GS/ECON 5010
APPLIED MICROECONOMICS October 2005
Answers to Midterm Exam
Q1. State and prove Roys Identity (the relation between a consumers indirect utility function and her Marshallian demand functions). A1. Roys Identity : xM (p, y) = i v(p, y) v(p, y)
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PART II
MARKETS AND
WELFARE
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CHAPTER 4
PARTIAL EQUILIBRIUM
In previous chapters we studied the be
GS/ECON 5010 Midterm Exam
APPLIED MICROECONOMICS Answers to Midterm October 2004
Q1. Derive a consumers Marshallian (uncompensated) and Hicksian (compensated) demand functions for all three commodities, if her preferences can be represented by the utility
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PART I
ECONOMIC AGENTS
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CHAPTER 1
CONSUMER THEORY
In the rst two chapters of this volume, we will explore
GS/ECON 5010
section B
Midterm Exam
APPLIED MICROECONOMICS
October 24 2012
2:30 3:30 pm
Do all 3 questions. All count equally.
1. Derive the Slutsky equation, which shows the relationship between the derivatives
of the Marshalllian and Hicksian demand fun
GS/ECON 5010
section B
Midterm Exam
APPLIED MICROECONOMICS
October 23 2013
2:30 3:30 pm
Do all 3 questions. All count equally.
1. What is a consumers expenditure function, if her (direct) utility function is
U (x1 , x2 ) = log (x1 ) + log (x2 )
(where log
Revealed Preference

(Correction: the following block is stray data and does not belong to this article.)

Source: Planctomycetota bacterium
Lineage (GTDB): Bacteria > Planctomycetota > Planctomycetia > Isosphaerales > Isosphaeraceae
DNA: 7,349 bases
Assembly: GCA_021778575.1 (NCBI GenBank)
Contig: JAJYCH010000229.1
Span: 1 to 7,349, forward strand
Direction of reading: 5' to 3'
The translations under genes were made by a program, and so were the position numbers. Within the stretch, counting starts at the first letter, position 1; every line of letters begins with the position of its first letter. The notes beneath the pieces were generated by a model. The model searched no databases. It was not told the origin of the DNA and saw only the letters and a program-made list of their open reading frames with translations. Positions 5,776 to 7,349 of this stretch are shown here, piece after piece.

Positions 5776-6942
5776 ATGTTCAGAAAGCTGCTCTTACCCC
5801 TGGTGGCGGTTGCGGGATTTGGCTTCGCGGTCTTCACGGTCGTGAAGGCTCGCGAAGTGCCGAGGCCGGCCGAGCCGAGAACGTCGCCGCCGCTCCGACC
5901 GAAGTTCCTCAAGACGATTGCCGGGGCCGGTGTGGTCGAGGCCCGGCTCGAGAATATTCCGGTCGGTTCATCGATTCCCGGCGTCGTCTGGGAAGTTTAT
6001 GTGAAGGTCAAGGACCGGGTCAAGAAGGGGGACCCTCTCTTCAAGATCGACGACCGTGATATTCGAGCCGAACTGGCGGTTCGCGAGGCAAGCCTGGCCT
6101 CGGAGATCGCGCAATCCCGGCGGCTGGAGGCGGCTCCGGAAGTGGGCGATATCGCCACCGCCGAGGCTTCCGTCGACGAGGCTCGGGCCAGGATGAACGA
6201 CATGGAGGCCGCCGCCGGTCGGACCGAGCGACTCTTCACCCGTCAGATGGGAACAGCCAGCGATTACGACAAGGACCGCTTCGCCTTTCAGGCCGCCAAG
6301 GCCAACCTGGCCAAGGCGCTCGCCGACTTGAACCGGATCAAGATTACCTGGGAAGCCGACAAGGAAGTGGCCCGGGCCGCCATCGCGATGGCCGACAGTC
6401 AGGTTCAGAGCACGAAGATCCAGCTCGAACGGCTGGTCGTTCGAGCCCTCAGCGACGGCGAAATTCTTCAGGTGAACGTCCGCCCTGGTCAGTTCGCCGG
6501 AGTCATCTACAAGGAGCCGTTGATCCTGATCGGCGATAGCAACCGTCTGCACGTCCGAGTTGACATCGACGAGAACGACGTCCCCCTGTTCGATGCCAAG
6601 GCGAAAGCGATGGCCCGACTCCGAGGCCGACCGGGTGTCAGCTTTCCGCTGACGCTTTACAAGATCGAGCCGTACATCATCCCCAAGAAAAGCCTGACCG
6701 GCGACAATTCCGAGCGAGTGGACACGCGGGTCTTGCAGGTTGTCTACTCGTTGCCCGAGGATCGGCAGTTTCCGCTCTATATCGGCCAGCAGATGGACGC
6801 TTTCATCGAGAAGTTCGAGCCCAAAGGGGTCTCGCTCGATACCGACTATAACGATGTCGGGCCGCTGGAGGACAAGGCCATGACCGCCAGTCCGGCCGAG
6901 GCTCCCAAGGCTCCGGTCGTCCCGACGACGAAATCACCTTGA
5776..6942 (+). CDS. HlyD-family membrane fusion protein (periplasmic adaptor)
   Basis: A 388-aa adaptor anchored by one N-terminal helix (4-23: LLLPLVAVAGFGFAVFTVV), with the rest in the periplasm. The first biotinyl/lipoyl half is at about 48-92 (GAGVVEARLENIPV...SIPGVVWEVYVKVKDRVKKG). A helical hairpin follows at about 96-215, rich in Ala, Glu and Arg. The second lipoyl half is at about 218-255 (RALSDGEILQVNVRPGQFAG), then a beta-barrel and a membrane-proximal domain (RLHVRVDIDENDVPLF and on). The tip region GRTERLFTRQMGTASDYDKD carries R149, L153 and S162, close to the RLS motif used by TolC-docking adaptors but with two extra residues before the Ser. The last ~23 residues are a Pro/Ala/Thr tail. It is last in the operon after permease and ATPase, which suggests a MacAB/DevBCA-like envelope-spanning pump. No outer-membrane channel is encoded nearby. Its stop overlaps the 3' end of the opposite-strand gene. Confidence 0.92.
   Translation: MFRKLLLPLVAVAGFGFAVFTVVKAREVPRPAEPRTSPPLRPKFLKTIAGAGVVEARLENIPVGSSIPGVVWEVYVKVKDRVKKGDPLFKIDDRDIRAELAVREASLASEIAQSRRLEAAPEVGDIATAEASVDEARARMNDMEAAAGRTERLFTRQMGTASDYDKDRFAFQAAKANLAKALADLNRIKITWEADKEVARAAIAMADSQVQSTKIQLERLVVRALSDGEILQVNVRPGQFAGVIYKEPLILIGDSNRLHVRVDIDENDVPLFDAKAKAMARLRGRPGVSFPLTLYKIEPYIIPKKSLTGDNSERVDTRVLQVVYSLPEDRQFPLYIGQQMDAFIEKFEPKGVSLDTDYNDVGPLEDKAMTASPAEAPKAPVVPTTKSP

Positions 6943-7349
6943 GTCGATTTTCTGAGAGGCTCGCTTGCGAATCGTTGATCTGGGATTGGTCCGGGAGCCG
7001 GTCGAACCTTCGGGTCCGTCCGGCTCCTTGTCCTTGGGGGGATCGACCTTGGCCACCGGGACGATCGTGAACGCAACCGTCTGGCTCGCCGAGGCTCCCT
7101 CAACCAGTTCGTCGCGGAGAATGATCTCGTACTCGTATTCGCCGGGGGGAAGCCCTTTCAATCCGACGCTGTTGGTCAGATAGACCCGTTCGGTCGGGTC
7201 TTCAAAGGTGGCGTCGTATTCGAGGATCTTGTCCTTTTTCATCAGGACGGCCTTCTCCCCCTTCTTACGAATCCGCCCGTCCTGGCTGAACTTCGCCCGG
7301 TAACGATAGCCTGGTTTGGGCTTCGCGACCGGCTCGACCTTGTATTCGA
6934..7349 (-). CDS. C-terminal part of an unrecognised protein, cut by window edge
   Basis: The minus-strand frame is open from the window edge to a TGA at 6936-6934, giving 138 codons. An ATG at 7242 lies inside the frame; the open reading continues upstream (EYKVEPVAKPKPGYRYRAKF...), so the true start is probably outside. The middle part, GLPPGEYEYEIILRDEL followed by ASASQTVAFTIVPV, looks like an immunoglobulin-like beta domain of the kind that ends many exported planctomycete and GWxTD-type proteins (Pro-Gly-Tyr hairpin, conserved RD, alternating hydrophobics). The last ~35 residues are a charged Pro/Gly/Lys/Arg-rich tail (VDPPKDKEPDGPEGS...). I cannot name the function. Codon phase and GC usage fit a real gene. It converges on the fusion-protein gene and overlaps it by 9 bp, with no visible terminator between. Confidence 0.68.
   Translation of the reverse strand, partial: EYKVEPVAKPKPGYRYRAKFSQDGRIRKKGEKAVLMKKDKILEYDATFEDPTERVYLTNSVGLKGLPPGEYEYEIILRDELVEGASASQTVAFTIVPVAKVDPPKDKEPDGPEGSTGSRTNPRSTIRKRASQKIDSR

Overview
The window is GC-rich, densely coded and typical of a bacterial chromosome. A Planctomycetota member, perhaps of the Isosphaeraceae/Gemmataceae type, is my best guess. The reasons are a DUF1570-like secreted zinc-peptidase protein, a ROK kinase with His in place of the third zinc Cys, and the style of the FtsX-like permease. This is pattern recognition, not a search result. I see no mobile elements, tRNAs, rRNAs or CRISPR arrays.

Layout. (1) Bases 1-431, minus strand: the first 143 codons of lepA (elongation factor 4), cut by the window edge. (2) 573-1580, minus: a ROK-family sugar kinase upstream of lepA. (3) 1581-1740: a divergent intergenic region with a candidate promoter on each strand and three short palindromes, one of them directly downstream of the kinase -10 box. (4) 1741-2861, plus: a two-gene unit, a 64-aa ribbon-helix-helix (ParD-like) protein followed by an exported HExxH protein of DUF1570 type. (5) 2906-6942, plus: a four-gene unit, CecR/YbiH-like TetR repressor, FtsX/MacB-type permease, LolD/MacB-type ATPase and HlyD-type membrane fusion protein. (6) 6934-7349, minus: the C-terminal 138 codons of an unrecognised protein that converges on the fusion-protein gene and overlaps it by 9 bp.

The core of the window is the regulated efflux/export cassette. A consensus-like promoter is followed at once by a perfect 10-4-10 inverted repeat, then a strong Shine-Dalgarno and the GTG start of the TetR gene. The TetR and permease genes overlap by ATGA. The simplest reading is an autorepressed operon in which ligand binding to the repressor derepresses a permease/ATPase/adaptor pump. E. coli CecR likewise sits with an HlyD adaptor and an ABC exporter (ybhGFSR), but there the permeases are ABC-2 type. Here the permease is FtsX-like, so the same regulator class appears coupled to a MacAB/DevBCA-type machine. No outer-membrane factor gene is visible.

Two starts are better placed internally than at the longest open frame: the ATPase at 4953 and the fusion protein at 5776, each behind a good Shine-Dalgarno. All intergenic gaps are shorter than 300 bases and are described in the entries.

W ARP : If a consumer is observed to make a bunch of choices, choosing xi when the prices are pi, then pi xi pi xj pj xj < pj xi for any distinct observations i and j (1)
SARP : There is no cycle of any length M , such that
pi xi pi xi
GS/ECON 5010 section B
Assignment 1
due : Wednesday October 2
F2013
before class (2.30 pm)
Do all 5 questions. Each counts 20%.
1. Are the preferences described below strictly monotonic? Convex? Explain briey.
The person consumes only bread and cheese. Ea
Basic Concepts
players : whoever are making the strategic choices .(firms, or consumers, or governments, or . . .) payoffs : what the players care about . (profit, or utility, or prestige, or . . .) actions : what the players choose (output levels, or pri
Collusion
q i : output of rm i in the industry J : number of rms in the industry prot of rm j j (q 1, q 2, . . . , q J ) with j <0 i=j i q special case : homogeneous products Q q1 + q2 + + qJ i.e. : perfect substitutes
Typeset by FoilTEX 1
so that
j = p
Cost Minimization
Given an output level y, what is the minimum cost of producing it?
minimize
wx
subject
to
f (x) y
(1)
the cost function C(w, y) is the cost of the input bundle x which solves minimization problem (1) The levels x of the quantities of the
YORK UNIVERSITY
Faculty of Graduate Studies
Final Examination
December 12, 2013
Economics 5010 BF3.0 : Applied Microeconomics
S. Bucovetsky
time=2.5 hours
Do any 6 of the following 10 questions. All count equally.
1. Prove that the Hicksian (compensated)
What is an Equilibrium Price Vector?
its a vector p such that Z(p) = 0 where Z(p) is a vector of excess demands in general equilibrium, we are looking for prices that clear all n markets there are n prices : (p1, p2, p3, . . . , pn) and n markets to clear
Gambles
g (p1 a1, p2 a2, . . . , pn an) means : g is a gamble, in which the outcome a1 will arise with the probability p1, the outcome a2 will arise with the probability p2, and so on if, for example g 1 (0.5 100, 0.5 0) and g (0.2 100, 0.8 g 1) then g is
CES : Expenditure Function and Hicksian Demands
expenditure minimization minimize p x subject to
n
[
i=1
x]1/ u i
(1)
so the Lagrangean is
n
p x + [u [
i=1
x]1/] i
(2)